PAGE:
New Year Brings Many Changes to Employment Laws in US States

New Year Brings Many Changes to Employment Laws in US States

Even as the Trump administration rolled back numerous Obama-era regulations at the federal level and took more employer-friendly stances on a number of hot-button labor issues, 2017 also witnessed the continued proliferation of new laws and regulations in states and localities, particularly those whose legislatures are dominated by Democrats. Many of these policy changes came into force on January 1, while others will become effective later in 2018, meaning countless US organizations will have to adjust to a new and more complex regulatory landscape this year.

Minimum Wages Rise for Millions of Workers

To begin with, minimum wages rose on Monday in 18 states, including several that passed referenda to that effect in 2016. Arizona, California, Colorado, Hawaii, Maine, Michigan, New York, Rhode Island, Vermont, and Washington saw increases ranging from 35¢ to $1.00 per hour due to legislative or ballot measures, while the pay floors in Alaska, Florida, Minnesota, Missouri, Montana, New Jersey, Ohio, and South Dakota, which are pegged to inflation, rose automatically. The left-leaning Economic Policy Institute calculates that 4.5 million employees in total will see their pay increase thanks to these measures—though opponents of minimum wage hikes would argue that some of these employees will be laid off as their employers can no longer afford to pay them at the new rate.

California Keeps on Being California

With its huge labor market, diverse economy, and liberal government, California is a longstanding laboratory of progressive legislation, which serves as a bellwether for emerging regulatory trends and has an impact beyond the state’s borders as multi-state employers often opt to comply with California’s stricter rules nationwide for simplicity’s sake. A number of new laws came into effect in the Golden State this week that employers there need to be aware of. Mark S. Spring, a partner at Carothers DiSante & Freudenberger LLP, breaks down all of these changes at TLNT. Here are the changes in brief:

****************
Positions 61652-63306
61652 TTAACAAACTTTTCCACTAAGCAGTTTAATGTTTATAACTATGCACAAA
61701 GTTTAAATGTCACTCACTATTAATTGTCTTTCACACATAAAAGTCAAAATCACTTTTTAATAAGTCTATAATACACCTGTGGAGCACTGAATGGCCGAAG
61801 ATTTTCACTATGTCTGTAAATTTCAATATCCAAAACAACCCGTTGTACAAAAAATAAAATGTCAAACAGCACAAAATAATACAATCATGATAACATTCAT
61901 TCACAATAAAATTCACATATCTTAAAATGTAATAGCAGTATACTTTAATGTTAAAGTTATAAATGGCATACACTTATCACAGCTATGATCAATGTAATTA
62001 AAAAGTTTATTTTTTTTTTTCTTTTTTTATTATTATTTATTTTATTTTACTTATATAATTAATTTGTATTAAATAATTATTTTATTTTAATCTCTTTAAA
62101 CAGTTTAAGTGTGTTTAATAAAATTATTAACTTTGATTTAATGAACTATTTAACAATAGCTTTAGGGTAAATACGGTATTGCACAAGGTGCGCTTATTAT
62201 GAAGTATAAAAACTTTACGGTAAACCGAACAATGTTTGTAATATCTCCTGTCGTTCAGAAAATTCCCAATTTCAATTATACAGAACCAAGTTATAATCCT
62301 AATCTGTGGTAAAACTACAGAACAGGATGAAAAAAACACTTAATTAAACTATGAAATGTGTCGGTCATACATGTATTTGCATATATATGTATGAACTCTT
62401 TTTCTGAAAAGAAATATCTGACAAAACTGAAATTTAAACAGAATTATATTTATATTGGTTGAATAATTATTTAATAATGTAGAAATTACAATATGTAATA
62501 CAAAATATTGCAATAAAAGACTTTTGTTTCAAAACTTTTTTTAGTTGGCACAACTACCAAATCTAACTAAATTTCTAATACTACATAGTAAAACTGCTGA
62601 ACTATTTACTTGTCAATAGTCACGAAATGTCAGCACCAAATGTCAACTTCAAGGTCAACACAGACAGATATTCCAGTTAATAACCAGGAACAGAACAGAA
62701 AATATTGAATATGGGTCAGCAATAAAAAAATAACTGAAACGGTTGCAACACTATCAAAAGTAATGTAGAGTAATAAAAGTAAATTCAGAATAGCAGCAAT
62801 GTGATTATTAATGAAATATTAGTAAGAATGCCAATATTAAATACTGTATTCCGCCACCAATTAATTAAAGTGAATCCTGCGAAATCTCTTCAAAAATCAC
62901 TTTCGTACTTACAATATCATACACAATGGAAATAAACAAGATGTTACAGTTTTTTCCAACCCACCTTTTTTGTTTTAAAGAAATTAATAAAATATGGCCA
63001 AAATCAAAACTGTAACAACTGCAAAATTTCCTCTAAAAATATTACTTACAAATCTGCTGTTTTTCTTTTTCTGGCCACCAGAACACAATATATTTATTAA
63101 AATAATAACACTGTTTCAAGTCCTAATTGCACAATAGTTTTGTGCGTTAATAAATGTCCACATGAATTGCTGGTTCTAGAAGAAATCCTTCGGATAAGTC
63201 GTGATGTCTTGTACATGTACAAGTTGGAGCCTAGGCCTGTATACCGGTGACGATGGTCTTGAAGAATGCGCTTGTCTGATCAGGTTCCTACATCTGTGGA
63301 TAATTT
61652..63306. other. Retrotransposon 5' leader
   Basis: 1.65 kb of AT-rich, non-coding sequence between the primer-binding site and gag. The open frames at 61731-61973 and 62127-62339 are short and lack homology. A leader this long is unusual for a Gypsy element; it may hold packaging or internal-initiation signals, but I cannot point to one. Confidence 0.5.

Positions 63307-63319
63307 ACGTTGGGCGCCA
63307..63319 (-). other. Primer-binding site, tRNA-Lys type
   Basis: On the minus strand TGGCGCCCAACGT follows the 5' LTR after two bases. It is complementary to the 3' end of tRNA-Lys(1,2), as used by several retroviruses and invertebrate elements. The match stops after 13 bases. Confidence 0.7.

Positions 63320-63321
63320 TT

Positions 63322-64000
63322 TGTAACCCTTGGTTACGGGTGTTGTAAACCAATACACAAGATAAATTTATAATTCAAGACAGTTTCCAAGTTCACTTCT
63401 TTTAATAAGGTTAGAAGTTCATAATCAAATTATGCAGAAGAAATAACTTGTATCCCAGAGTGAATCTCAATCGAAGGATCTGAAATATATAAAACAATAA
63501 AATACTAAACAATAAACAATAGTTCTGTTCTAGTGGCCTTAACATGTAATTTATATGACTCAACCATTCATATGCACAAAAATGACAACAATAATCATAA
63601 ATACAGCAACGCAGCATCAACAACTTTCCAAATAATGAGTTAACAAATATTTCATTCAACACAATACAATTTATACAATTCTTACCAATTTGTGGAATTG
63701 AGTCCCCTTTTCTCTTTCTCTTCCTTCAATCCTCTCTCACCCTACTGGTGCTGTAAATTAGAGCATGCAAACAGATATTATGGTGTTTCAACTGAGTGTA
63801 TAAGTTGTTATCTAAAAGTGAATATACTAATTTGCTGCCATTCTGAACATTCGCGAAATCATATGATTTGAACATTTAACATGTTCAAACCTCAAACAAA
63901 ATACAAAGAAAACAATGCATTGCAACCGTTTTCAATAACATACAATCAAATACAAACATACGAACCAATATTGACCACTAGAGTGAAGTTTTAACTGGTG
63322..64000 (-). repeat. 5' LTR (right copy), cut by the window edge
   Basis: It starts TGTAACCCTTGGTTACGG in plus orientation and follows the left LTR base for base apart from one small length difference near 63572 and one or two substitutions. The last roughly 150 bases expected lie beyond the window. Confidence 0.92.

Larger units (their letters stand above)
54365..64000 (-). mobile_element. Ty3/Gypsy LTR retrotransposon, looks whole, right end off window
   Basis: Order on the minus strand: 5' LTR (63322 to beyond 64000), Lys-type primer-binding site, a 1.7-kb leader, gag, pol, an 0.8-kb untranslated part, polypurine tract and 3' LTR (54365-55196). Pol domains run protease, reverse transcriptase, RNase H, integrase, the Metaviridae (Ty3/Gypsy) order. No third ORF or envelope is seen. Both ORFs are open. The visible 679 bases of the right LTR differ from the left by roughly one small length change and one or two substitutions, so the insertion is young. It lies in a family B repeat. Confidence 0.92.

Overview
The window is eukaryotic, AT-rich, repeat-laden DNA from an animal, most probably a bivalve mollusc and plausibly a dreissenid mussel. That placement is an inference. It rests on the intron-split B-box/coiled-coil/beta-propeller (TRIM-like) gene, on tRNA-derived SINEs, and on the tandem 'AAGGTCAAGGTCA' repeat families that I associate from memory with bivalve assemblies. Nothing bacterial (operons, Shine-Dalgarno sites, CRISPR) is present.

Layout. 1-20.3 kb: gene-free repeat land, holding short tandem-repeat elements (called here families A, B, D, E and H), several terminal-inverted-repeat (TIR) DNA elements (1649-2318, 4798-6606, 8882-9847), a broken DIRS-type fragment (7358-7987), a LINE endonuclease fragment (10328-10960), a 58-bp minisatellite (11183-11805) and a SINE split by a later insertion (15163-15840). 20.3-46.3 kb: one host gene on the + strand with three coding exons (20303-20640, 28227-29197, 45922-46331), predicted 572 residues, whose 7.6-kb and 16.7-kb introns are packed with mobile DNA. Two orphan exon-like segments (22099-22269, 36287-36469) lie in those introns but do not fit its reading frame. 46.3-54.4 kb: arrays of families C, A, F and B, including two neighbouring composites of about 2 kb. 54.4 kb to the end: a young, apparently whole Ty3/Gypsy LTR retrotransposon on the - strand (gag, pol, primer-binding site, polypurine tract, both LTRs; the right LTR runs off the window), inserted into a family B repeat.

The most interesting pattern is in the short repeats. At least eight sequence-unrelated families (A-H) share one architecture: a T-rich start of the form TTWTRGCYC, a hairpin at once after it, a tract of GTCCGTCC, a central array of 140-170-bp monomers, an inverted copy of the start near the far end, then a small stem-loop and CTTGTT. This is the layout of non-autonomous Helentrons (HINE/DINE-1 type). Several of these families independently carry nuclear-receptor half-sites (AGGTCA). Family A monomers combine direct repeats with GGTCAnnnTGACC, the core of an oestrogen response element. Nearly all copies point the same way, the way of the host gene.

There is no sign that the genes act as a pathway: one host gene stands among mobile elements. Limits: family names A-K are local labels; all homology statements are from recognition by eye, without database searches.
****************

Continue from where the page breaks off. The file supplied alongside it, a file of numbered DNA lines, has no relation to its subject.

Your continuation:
• Minimum wage: As mentioned above, California is among the many states whose minimum wages increased as the new year began, to $11 per hour for employers with 26 or more employees and $10.50 per hour for smaller employers. This effectively increases the minimum salary at which California employees in white-collar roles become exempt from overtime eligibility, as state law defines that as “no less than two times the state minimum wage for full-time employment.” A separate law specific to computer programmers establishes a separate, higher threshold for this occupation. For more details on California’s special overtime rules, see this explainer from SHRM.
  • Ban the box: California employers with more than five employees are now prohibited from asking candidates about their criminal records until after a conditional job offer is made, and must assess candidates with criminal histories on an individual basis rather than instating blanket bans on hiring ex-convicts.